Meperidine Addiction

Meperidine is a generic drug, most commonly known as the brand-name Demerol. Meperidine is used for the treatment of moderate-to-severe pain, and it’s sometimes used to put people to sleep before a procedure or for pain relief following childbirth. Meperidine is an opioid analgesic, meaning it’s an opioid pain medication that binds to certain opioid receptor sites throughout the body of the patient. Opioids are also referred to as narcotics. Meperidine is a synthetic opioid, which was first synthesized in the late 1930s. As with other opioids, meperidine changes how the brain and the nervous system send pain signals and respond to pain. Meperidine is available as a tablet and a syrup, and it’s taken as needed. Some of the side effects of meperidine can include nausea, vomiting, constipation, dry mouth, sweating and changes in vision. Severe side effects may occur as well, including slow or labored breathing. Meperidine is similar to morphine.

Demerol is the active ingredient in the brand-name drug Demerol, and Demerol is frequently given in tablet form. A Demerol tablet is usually small, white and scored. Depending on the dosage and the manufacturer, it may have different markings and logo imprints. It’s usually given as either a 50 mg or 100 mg dosage. There are meperidine injection solutions available in dosages of 25 mg, 50 mg, 75 mg and 100 mg per mL of solution. A meperidine syrup is available as well, which can be taken orally.

When someone has prescribed meperidine or given the drug in a clinical or hospital setting, they should be warned about the risk of addiction. There is a black box warning with meperidine, stating that it may be habit-forming, especially with longer-term use. The risk of meperidine becoming habit-forming can be especially high in people with a personal or family history of excessive drug or alcohol use, including other prescription drugs. Along with the potential for a psychological addiction to occur with meperidine, it can be physically habit-forming as well. If someone takes meperidine for more than a few weeks, they may experience withdrawal symptoms if they try to stop using it suddenly.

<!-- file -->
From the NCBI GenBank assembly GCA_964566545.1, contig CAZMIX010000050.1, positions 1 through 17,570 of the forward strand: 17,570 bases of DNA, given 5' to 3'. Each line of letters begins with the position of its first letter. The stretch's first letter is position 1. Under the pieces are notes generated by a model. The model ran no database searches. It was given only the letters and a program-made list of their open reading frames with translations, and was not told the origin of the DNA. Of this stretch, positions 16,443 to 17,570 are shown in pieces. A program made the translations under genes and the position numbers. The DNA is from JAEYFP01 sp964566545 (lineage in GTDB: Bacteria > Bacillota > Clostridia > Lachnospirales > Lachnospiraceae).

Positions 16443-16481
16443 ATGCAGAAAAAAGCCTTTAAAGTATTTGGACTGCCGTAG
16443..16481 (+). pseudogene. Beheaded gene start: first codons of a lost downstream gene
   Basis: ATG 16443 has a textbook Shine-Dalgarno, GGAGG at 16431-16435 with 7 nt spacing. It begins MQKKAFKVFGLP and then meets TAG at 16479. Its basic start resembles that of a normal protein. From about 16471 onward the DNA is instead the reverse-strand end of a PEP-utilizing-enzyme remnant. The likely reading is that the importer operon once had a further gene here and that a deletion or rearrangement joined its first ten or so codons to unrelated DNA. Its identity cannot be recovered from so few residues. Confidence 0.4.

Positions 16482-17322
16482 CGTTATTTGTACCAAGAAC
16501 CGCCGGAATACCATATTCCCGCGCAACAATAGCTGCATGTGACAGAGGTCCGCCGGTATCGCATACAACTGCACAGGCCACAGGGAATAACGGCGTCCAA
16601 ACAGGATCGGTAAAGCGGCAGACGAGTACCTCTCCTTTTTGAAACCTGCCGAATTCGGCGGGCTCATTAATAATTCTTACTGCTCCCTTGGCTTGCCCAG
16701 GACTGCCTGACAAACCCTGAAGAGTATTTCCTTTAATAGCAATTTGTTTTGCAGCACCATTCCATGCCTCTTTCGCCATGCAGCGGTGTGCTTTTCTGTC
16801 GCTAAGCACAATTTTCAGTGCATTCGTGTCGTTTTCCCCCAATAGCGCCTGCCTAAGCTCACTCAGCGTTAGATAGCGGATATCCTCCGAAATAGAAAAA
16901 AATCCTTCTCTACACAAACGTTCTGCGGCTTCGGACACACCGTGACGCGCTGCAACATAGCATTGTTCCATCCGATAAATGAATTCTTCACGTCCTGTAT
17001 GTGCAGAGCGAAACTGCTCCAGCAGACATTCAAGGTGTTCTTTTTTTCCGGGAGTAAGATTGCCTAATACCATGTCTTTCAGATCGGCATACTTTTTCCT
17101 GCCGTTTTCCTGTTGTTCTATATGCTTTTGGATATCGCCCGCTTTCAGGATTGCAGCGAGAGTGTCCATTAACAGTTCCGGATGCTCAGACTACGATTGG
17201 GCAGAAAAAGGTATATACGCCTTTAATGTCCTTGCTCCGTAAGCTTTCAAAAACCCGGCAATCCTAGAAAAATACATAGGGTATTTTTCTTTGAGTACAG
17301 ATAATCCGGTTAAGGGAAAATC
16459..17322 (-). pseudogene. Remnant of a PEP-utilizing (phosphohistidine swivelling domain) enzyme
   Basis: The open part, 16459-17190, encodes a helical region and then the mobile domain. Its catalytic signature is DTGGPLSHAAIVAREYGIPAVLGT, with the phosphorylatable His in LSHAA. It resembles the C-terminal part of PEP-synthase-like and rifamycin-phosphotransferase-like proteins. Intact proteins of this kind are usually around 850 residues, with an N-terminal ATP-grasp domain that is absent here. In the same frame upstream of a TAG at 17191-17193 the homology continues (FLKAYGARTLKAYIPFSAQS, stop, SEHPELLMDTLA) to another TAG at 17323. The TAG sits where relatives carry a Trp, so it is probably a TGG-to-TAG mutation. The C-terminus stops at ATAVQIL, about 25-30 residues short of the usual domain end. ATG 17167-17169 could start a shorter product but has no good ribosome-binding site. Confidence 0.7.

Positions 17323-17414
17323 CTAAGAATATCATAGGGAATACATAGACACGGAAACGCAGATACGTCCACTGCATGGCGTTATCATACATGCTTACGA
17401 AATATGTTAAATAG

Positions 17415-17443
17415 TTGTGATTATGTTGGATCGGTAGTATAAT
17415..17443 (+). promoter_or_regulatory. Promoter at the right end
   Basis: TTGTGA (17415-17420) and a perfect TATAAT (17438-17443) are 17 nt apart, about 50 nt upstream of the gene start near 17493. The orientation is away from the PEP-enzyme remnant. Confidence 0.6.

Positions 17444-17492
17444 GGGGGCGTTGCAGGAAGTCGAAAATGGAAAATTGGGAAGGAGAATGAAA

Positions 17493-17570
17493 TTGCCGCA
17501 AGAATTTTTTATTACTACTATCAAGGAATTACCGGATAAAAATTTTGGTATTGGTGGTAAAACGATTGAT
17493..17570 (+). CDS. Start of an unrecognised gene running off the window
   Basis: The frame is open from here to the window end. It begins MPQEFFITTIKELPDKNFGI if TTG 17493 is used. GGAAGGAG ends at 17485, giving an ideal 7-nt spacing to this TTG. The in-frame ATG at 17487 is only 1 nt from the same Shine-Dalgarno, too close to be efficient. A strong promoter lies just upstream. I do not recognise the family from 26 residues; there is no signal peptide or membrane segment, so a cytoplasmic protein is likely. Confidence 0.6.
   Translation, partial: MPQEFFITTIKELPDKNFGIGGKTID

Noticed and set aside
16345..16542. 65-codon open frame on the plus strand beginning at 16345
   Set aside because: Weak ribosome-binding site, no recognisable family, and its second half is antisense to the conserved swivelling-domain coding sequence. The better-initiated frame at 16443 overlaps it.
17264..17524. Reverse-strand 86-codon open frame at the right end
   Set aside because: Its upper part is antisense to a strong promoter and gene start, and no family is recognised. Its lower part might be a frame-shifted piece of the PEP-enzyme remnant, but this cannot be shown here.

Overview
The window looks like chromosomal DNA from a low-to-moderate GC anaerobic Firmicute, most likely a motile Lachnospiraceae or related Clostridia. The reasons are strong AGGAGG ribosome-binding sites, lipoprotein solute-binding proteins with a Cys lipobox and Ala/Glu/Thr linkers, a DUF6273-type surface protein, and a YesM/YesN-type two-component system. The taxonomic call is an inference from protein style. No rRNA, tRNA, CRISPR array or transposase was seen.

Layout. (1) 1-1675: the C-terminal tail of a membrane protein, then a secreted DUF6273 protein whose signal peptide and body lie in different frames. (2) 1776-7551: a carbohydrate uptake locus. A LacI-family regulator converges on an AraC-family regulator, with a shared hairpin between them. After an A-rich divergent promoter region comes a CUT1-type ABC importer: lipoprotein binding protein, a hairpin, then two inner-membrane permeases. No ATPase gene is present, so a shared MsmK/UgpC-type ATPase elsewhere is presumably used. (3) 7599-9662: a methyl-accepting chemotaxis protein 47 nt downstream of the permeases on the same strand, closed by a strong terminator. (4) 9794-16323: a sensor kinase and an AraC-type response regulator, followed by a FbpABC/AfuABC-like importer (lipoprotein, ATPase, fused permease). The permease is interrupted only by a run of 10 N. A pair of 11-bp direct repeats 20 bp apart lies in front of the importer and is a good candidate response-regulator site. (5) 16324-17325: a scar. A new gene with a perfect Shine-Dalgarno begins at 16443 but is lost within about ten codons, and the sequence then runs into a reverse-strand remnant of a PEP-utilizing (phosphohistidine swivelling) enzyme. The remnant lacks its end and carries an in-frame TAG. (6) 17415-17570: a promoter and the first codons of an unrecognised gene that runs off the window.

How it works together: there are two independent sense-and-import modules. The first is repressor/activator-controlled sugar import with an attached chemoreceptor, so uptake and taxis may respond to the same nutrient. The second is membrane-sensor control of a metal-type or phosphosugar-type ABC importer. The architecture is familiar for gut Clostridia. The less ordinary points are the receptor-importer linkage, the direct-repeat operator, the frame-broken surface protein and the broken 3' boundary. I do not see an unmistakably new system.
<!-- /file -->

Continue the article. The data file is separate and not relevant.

Meperidine is a synthetic opioid. Opioids are a class of drugs that include prescription narcotic pain medicines and illicit drug heroin. Opioids contain chemicals that relieve pain and create relaxation, so they are often used in medicine, but they are highly addictive. When someone takes a prescription medicine like meperidine as prescribed and only for a short time, the risk of addiction is somewhat low, but misusing any opioid can increase the likelihood of an addiction-forming as well as other dangerous side effects. Opioids activate receptors located through the brain, spinal cord and all of the body. These receptor sites are involved not only in pain sensations but also feelings of pleasure. When opioids bind to receptor sites, they block pain signals being sent from the body to the brain, but they can also create a pleasurable or euphoric response. An artificially high amount of dopamine is released into the brain and body. That can create a reward and reinforcement response, which can then cause addiction.

To learn more about addiction, and how it can be treated, contact The Recovery Village today.

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